Date : 1970
Lieu : Sunset Sound Recorders, United Western Studios, CBS Columbia Square, and Brian Wilson’s home studio, Los Angeles
Label : soniclovenoize
Support : 1 cd
Durée : 34:25 mn
Source : Studio
Qualité sonore : 10/10
Liste des titres :
01. Loop De Loop (2:58)
02. Susie Cincinnati (2:54)
03. San Miguel (2:24)
04. HELP Is On The Way (2:20)
05. Take A Load Off Your Feet (2:29)
06. Carnival (0:59)
07. I Just Got My Pay (2:19)
08. Good Time (3:06)
09. Big Sur (2:39)
10. Fallin In Love (2:12)
11. When Girls Get Together (3:18)
12. Lookin At Tomorrow (A Welfare Song) (1:54)
13. Til I Die (4:53)
Commentaire: Il s’agit d’une tentative de reconstruction d’un album qui n’a jamais vu le jour. C’était la version primitive de ce qui est finalement devenu l’album Surf’Up. Plus d’informations ci-dessous (en anglais) :
this is a reconstruction of the unreleased 1970 Beach Boys album Landlocked, an early version of the 1971 album Surf’s Up. All of the tracks that have been officially released have been compiled from their best possible sources (spread over six different releases), and the remaining unreleased tracks were personally remastered from bootlegs for their best possible soundquality. All tracks were volume-adjusted with appropriate track leader to create a finished, cohesive album as a whole—the album that could have been Surf’s Up, as of late 1970.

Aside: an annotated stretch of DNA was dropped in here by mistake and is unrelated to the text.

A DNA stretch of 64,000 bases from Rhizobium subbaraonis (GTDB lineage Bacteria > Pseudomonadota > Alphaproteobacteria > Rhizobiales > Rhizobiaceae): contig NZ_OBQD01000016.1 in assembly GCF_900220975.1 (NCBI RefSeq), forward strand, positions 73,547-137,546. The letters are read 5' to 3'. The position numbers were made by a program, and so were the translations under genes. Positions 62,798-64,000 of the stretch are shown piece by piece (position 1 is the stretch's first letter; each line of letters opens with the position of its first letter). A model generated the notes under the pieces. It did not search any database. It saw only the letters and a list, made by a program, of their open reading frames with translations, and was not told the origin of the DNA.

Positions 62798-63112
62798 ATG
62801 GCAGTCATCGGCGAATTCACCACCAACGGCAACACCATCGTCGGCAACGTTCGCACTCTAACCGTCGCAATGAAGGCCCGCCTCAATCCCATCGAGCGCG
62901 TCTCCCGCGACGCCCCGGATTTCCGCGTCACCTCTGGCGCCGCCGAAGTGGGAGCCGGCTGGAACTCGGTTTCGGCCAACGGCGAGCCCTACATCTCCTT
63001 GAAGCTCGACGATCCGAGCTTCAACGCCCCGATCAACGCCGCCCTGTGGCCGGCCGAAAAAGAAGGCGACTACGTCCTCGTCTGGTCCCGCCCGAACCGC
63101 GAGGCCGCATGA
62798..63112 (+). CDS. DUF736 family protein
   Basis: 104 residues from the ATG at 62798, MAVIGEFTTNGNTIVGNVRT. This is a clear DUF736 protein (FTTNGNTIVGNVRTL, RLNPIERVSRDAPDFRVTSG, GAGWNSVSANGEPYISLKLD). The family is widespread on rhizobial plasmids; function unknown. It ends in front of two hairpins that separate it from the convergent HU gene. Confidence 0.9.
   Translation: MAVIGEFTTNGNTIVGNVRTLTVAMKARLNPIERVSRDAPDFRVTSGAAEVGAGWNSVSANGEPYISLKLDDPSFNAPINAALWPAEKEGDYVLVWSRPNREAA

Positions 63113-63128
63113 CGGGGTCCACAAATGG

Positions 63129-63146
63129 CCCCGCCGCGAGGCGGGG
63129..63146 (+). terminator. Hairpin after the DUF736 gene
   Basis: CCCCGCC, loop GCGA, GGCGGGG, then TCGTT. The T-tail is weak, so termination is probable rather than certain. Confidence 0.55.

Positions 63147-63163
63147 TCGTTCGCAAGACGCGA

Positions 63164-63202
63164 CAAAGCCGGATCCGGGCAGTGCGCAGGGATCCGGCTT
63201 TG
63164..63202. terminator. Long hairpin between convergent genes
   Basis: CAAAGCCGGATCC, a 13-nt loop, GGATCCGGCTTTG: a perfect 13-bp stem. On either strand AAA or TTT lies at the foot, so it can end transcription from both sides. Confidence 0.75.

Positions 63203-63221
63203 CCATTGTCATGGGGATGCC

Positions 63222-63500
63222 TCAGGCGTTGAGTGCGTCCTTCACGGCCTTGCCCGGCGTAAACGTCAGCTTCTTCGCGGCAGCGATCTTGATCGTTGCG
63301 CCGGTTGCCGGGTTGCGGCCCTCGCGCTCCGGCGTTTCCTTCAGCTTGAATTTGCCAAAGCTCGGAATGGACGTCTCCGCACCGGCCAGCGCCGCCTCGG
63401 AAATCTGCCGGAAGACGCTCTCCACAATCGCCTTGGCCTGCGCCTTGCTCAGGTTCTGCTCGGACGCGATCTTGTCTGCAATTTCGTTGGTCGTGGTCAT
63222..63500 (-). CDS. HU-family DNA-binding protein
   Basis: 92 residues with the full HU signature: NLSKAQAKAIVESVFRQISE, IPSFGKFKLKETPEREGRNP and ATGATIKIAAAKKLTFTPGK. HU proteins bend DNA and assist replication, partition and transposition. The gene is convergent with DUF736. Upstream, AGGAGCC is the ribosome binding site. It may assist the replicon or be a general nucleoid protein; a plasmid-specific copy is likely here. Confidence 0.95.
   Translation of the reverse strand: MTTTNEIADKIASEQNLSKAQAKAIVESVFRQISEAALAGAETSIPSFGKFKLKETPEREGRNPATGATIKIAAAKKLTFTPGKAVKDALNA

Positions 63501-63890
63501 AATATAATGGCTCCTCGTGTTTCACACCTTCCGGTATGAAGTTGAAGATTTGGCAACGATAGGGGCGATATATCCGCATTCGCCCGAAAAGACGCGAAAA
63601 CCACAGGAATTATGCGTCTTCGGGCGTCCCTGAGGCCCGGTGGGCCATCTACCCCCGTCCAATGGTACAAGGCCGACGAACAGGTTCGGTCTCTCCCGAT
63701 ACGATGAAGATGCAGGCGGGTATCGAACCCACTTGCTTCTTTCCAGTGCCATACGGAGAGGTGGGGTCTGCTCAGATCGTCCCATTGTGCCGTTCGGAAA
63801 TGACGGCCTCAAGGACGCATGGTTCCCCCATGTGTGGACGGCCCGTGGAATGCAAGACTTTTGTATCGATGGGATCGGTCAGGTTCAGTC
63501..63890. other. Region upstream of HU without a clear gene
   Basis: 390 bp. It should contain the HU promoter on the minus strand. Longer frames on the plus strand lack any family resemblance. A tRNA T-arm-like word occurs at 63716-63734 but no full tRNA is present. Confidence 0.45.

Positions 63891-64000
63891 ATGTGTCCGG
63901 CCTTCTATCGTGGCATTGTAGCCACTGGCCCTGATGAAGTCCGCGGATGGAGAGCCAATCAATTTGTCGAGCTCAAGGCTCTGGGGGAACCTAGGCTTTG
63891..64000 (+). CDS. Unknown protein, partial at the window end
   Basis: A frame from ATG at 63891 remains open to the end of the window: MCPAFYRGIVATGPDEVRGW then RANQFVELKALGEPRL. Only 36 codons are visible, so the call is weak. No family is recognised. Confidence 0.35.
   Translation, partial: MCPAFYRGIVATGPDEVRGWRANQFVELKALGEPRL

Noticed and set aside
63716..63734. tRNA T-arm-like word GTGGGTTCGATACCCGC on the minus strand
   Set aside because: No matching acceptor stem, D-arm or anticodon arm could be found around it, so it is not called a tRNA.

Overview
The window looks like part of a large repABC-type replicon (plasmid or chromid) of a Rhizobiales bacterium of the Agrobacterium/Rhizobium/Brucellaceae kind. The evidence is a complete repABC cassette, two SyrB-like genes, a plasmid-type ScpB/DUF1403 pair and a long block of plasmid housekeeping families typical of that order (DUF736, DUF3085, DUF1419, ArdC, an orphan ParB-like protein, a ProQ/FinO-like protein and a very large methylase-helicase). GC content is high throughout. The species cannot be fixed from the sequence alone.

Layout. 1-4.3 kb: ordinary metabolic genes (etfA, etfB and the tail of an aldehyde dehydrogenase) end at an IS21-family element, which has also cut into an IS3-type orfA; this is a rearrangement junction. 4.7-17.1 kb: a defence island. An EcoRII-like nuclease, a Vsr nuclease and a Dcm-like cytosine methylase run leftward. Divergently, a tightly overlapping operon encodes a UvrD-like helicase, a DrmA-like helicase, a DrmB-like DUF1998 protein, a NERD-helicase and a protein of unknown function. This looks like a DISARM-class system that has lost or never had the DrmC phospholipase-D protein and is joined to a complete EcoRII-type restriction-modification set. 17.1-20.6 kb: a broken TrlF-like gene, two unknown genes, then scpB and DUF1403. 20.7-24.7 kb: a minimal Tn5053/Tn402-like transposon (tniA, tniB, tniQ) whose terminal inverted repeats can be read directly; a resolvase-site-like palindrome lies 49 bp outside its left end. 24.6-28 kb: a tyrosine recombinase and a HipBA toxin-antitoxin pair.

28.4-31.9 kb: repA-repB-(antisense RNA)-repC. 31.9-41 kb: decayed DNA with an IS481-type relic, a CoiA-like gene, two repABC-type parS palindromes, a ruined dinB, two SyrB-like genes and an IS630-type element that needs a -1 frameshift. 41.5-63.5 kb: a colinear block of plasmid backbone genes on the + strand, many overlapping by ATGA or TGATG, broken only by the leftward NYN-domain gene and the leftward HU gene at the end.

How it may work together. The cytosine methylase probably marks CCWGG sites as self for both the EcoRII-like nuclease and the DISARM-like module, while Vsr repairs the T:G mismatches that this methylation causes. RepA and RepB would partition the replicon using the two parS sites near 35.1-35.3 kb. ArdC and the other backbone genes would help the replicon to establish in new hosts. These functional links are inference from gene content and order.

Reconstructing any unreleased album from this period of The Beach Boys’ recording history is tricky. Landlocked (or at least the sequence of songs that have come to be associated with the title “Landlocked”) is actually one of three different unreleased Beach Boys albums from the 1969-1970 period; to understand Landlocked’s context we must examine her older twin sisters. Remember that what we think of as Landlocked is essentially a tape of nine Sunflower outtakes (of which only one would make the cut onto Surf’s Up) and four of the songs that The Beach Boys were then currently working on for the Surf’s Up album (only two of those would make the cut). Also of note that there has been a dispute over whether this album ever existed at all! Some say that not only was “Landlocked” never really a serious working title for the Surf’s Up album, but that this track sequence—which was indeed an early running order for the album that eventually became Surf’s Up—was never called Landlocked anyways. I will put this argument aside for my blog’s purposes; the working title of Landlocked and this specific tracklist has become linked—erroneously or not—over time. Besides, if Landlocked never really existed, it would truly be an album that never was!